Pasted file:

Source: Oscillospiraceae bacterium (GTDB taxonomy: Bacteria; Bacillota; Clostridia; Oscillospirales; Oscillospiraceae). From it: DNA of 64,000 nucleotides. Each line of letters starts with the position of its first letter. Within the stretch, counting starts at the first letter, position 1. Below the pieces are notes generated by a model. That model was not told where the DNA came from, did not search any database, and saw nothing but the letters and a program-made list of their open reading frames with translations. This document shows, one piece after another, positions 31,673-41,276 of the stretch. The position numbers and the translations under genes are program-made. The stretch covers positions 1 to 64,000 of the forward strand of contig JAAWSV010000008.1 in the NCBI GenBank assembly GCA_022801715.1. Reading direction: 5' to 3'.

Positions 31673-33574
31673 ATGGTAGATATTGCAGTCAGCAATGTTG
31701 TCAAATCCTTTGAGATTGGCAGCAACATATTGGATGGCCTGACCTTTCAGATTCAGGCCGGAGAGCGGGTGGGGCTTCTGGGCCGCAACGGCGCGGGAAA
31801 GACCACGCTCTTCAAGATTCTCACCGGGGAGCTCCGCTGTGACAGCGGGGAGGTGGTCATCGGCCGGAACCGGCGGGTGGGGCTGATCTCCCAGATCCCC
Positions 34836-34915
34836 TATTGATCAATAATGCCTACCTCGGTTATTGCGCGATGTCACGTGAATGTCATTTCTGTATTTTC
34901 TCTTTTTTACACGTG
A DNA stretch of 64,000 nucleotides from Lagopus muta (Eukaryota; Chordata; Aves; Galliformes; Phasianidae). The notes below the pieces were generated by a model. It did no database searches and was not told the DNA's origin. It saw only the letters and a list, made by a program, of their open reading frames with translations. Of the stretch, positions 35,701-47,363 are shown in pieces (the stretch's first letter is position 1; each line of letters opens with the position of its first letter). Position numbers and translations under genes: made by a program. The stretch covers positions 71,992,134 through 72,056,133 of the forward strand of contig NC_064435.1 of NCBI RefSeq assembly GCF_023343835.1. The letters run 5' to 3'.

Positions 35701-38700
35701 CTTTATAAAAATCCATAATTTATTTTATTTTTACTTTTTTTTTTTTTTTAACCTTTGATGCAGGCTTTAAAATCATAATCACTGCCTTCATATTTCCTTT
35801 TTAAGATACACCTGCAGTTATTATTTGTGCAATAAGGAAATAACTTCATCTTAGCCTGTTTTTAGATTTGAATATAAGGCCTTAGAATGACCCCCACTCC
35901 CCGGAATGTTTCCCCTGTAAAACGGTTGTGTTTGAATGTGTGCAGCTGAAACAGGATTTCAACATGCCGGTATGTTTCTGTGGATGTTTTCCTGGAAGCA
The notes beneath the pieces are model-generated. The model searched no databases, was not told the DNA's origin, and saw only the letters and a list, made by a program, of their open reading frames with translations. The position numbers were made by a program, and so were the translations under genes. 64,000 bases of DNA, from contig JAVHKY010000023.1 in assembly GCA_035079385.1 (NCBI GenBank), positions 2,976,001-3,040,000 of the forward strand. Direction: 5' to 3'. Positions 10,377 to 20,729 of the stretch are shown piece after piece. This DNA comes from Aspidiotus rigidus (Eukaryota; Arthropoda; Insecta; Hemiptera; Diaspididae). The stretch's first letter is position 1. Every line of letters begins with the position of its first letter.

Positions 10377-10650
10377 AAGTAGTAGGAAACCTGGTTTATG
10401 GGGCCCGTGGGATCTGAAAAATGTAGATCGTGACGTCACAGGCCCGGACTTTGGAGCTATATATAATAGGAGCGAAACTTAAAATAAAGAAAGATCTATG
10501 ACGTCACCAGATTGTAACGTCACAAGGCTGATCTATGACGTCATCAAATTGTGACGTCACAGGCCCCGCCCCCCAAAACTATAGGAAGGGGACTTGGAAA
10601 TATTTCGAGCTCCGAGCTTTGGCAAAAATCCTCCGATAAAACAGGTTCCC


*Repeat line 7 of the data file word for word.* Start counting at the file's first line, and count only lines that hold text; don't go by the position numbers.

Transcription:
34836 TATTGATCAATAATGCCTACCTCGGTTATTGCGCGATGTCACGTGAATGTCATTTCTGTATTTTC